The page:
A “Concertina Moment”

Having arrived at the age where one can explain away a momentary lapse as an expected event, I am comforted in recognizing such a feeling earlier in my career as a concertinist. The”concertina moment” comes suddenly in the height of passion when improvising or venturing on unfamiliar territory in a session during a solo. Everything is going along great; everything is fitting perfectly when suddenly a phrase jumps out with a figure that is totally absent from your move- library. You stop and die or worse, play something from the musical tower of Babel. With time one develops one’s wits and can substitute a chord in place of the mystery phrase. The goal, of course, is to be able to play the whole phrase on the fly and this requires an intimate knowledge of the clavier in both directions. I am amazed now how, once developed, those………what were we talking about……..”concertina moments” become infrequent.

My new tutor presents a method to develop this skill and will be one of the subjects covered in my workshops.

Playing in D and A on a 30 button C/G need not be feared. Playing in D actually is as natural as playing in G, both of which in a strange way are more natural than playing in C. Why? Because there is only one C and one E in the middle octave while there are Ds and Gs in both directions. True the F# is only represented on the out but that is no more an obstacle than the “in” E. In addition, in both D and G the dominant chords (A7 and D7) are in the opposite direction to the tonic chords (D and G). This allows for replenishment of air in most tunes just as the G7 in the key of C. In the key of A the challenge is one of air since the dominant E7 is in the same direction. As a result one must careful arrange the piece to find spots to open the instrument. This is one reason why myxolydian (flatted G) Appalachian and Irish tunes work easily in A – the G chord is opposite to the A.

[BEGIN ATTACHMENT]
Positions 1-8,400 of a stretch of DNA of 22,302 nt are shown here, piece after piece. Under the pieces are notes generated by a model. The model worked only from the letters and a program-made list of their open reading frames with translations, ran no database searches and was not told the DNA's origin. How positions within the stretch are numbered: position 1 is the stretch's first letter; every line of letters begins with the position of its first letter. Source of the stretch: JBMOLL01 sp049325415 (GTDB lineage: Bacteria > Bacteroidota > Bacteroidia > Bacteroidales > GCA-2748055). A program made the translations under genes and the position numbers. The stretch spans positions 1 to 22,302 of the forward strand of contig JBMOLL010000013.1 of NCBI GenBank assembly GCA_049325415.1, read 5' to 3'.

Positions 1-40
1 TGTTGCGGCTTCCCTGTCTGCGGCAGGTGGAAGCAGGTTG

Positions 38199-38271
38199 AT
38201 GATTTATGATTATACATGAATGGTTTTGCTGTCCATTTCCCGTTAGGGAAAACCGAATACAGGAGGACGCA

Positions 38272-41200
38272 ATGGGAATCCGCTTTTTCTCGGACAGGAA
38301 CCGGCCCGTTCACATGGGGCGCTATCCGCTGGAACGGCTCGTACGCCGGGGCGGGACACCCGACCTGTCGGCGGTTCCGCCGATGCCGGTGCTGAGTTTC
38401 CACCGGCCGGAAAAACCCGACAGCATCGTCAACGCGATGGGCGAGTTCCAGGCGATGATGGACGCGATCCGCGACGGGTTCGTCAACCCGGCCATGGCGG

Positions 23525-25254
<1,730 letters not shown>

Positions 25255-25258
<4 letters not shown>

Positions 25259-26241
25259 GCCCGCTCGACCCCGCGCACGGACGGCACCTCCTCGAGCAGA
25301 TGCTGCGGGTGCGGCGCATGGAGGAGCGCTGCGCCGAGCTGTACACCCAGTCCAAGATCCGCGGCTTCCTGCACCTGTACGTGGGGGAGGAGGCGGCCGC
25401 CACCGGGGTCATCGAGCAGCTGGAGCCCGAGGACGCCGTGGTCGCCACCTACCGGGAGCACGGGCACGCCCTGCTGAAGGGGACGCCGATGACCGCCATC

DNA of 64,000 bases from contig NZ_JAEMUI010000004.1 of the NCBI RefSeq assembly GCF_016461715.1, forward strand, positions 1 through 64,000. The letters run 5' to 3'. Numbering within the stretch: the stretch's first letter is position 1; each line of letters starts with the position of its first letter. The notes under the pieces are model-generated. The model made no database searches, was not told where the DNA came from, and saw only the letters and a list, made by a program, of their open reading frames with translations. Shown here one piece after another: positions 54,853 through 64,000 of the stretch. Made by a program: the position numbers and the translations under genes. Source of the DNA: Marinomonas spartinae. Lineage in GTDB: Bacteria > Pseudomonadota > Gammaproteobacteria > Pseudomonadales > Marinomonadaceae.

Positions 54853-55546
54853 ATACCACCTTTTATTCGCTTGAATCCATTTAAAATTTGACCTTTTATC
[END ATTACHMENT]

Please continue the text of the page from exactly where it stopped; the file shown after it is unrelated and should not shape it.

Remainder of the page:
The most important guideline when constructing scales and phrases in any key is that the leading tone and the tonic should be in the same direction this is what I call the pairing principle and is essential to playing phrases with the correct intention. For example in “shave and a hair cut – two bits”, the “two” is the leading tone to the tonic “bits”

For D, the leading tone is C# in which the C# is on the right top row (R1 or R2 in the Jeffries) and the D on the lower row left (L15). Also in the Jeffries one can play the C# on R1 and the D on R6 on the in. In G the leading tone F# and the tonic G are both found on the same side (lower Row III and Row I respectively) in the opening position in both octaves. For the key of A it means playing the G# and A on the top row. The left is easy L5 to L4 while on the right they are found on the top row R3 to R2 in Wheatstone and R3 to R5 in Jeffries. In the key of F the leading tone E (L15) to F (R7) only works in the middle octave.

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Use of Air Button in Reverse Shoes and Stockings

Use of Air button

John, I went back and reviewed the reverse fingering exercise of Shoes and Stockings and I can see how the air issue could be a problem for you. Specifically the out movement in the ending measure 4 and out movement of the beginning of measure 1 (and measure 8 and 5) could create a feeling of instability in the centering of your instrument Here are some suggestions.

Try to practice the exercise in two ways: with and without the air button. First try to practice the piece without using the air button by planning out bellow excursion as previously discussed. This method requires that you carefully prepare the hand before executing the phrase as also discussed. This is the most important point of the exercise. If it is still a problem for you, simply play the last G of measure 4 and 8 (the last beat) in the closing position. You can use either the row II G (L10) or row III G (L13).

The second method is to use the air button to reestablish the center of your instrument. I would use the air button on the last beat of the second measure (the C) and on the last beat of the 6th measure (the D). You could either use the air button simultaneously while playing the note or shortening the note with a small rest. This is easier with the second measure since the C is a quarter note while the D in the sixth measure is an eighth note.

Of course the reverse direction version is only an exercise to learn to play the same notes fluidly in both directions. As I pointed out in the conclusion on page 38, once you have internalized both directions carefully, you will be mixing the two versions, which will ameliorate any bellow length issues.

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How long should the fingers remain over the buttons